Saturday Night Live alum Bobby Moynihan is the creator, writer, and executive producer of Loafy, an upcoming Comedy Central digital series about a manatee who runs a drug empire from his water tank at the Center Park Zoo. Moynihan will also voice the main character in the series, which will premiere in 2020 on all Comedy Central digital and social platforms.
The Freeform cable network is developing a modern day spin on Dante Alighieri's 14th-century epic poem Inferno, which will be set in Los Angeles and revolve around Grace Dante, a young woman with serious responsibilities — a drug addict mother and dependent brother — whose life suddenly starts improving ... thanks to the devil. To outsmart him, Grace has to make her way through the underworld, i.e. present-day L.A. THR
Disney+ has ordered 10 episodes of Becoming — a documentary series that breaks down the early years of celebrities — from producer LeBron James's Springhill Entertainment. Nick Cannon, Lakers All-Star Anthony Davis, and WNBA All-Star and two-time Olympic gold medalist Candace Parker are among the celebrities who will be profiled.
Netflix has ordered eight episodes of Heaven's Forest, an animated drama with stories and characters inspired by the Indian mythology of Ramayana. Castlevania creator Warren Ellis will write and serve as an executive producer on the project. Deadline
Sony Pictures Television is developing The Good Dish, a syndicated daytime series for 2020 hosted by Daphne Oz, Vanessa Williams, Gail Simmons, and Jamika Pessoa. The spin-off of The Dr. Oz Show began with cooking segments on that series hosted by Oz's husband Dr. Mehmet Oz, and will expand on the cooking segments with lifestyle, budget, and menu advice.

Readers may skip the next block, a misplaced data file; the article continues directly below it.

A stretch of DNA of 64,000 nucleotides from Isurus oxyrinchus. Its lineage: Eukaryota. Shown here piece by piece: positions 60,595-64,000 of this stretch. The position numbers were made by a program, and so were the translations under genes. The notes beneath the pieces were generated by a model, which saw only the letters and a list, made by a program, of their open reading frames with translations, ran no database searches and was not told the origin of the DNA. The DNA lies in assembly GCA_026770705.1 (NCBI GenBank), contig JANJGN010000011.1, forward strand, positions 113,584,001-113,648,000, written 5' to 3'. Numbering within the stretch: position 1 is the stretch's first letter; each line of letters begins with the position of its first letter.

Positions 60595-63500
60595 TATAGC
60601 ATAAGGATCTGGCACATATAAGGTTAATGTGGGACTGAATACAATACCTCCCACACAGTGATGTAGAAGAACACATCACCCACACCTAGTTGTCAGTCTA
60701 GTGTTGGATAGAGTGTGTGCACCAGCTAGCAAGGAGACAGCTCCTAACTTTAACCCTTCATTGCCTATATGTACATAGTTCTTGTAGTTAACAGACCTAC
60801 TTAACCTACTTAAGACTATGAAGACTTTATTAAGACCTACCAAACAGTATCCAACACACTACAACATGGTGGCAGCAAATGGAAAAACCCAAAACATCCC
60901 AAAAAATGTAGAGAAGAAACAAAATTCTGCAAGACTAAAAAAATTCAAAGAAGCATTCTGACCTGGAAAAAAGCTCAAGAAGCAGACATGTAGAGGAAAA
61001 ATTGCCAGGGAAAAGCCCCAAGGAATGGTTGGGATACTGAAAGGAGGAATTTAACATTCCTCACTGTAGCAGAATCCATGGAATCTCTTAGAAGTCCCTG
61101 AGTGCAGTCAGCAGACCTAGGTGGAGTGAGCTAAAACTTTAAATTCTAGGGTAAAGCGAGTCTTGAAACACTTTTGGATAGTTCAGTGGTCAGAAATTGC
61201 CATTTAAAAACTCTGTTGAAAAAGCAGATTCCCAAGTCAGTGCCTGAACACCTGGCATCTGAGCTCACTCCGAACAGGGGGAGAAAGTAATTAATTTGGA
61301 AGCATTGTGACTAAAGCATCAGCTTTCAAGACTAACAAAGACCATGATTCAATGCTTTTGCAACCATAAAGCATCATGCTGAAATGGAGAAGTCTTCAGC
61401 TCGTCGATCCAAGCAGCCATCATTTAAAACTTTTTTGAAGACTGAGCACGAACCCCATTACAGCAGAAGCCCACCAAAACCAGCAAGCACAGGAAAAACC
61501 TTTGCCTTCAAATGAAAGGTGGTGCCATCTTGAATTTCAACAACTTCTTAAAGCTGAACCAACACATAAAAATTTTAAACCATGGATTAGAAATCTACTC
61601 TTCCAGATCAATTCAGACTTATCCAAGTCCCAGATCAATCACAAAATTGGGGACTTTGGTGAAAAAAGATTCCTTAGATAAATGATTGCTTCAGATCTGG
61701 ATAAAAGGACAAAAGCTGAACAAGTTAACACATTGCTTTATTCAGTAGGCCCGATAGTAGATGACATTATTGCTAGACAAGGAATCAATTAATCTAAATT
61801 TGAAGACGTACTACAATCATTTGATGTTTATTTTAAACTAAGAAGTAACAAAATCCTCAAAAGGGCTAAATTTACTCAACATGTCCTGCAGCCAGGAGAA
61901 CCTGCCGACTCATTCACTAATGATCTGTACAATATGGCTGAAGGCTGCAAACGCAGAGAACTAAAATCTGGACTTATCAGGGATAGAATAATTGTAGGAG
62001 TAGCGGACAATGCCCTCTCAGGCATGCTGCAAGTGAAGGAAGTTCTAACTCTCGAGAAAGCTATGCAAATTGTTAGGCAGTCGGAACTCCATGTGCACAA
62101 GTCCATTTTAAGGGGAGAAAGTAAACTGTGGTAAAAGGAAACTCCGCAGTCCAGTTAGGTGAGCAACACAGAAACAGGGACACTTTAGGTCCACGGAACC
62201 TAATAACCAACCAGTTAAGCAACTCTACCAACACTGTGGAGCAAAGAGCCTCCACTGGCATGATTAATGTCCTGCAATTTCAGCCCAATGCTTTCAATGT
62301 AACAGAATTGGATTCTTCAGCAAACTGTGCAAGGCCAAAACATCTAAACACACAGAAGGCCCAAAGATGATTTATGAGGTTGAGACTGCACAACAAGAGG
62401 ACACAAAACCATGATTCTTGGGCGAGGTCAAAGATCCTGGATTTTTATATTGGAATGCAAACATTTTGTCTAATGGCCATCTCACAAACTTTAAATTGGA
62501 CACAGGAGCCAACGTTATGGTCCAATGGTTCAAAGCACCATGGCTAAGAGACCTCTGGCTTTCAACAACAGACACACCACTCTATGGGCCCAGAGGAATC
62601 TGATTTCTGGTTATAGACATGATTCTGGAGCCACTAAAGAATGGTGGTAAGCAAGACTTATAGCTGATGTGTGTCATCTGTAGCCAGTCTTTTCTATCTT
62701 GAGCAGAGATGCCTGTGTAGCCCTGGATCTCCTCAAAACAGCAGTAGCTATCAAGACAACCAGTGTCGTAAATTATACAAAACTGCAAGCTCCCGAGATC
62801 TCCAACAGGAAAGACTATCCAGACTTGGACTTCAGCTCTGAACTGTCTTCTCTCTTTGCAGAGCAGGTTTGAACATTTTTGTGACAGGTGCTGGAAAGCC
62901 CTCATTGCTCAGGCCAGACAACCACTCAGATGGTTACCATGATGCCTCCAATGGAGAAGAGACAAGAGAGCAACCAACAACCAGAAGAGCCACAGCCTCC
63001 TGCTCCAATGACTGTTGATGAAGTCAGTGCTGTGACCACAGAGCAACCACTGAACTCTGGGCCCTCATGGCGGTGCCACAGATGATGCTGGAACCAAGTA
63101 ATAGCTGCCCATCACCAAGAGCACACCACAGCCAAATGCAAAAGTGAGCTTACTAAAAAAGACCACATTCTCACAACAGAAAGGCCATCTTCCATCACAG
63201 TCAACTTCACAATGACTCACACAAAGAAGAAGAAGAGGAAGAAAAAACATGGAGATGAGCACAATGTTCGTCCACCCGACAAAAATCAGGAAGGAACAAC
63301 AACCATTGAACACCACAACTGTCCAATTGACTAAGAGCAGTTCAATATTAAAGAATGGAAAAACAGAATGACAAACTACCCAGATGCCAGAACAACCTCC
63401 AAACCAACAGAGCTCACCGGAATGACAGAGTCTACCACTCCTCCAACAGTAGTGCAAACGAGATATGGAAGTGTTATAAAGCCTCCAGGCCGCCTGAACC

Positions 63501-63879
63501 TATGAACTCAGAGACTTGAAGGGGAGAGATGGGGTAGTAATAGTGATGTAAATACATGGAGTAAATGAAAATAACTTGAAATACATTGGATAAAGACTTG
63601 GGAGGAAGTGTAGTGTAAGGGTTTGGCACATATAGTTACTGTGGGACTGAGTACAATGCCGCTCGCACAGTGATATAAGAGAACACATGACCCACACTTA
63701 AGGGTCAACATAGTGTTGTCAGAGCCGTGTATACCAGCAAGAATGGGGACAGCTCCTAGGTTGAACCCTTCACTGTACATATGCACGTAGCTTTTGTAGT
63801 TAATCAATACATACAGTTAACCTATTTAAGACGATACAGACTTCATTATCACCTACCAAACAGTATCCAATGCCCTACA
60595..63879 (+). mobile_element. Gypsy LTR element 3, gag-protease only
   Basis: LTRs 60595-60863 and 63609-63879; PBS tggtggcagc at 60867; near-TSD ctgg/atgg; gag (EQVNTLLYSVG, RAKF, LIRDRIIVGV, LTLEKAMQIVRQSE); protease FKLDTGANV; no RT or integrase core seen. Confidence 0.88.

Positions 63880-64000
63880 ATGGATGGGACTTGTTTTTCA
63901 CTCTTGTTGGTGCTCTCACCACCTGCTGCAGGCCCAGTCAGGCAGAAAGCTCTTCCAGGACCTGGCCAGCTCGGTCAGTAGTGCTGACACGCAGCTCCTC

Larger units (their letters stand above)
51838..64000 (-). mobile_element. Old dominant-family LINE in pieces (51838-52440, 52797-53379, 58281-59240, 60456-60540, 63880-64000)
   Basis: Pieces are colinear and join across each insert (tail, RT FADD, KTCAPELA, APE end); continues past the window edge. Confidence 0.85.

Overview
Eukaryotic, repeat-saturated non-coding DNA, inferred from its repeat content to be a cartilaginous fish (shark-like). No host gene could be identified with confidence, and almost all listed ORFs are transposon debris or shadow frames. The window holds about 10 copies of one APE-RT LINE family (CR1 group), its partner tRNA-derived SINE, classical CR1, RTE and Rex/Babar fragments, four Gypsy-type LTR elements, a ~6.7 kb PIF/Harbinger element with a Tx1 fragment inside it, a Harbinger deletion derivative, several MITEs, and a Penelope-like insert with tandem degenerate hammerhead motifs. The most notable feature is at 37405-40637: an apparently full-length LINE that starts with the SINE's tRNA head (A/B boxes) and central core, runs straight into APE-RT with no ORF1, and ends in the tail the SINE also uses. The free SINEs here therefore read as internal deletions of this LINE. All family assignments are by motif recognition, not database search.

Spectrum cable customers will be able to watch all new episodes of the Mad About You reboot on Nov. 20. Spectrum customers can watch all 164 episodes of the original Helen Hunt/Paul Reiser series on demand at SpectrumTV.com.
Wilmer Valderrama is producing The Trail, a drama CBS is developing about elite investigators who work for the U.S. National Park Service and solve high-profile cases at Yosemite National Park. Deadline
Upcoming mobile video platform Quibi has announced a new celebrity gossip talk show called Potty Talk. The series, hosted by fashion designer Alexander Wang, will find the designer and a guest host interviewing their famous friends inside the bathrooms at various pop culture events.
Quibi is also putting a new spin on the celebrity game show. Comedian Ron Funches will host Nice One!, in which comedians are pitted against each other and challenged to “out-compliment one another in a showdown of sweetness and consideration.” Deadline
Lucifer will air its final season in two parts, each made up of eight episodes. Series star Tom Ellis announced the season 5 breakdown while he hosted a tour of the Lucifer set on The Kelly Clarkson Show.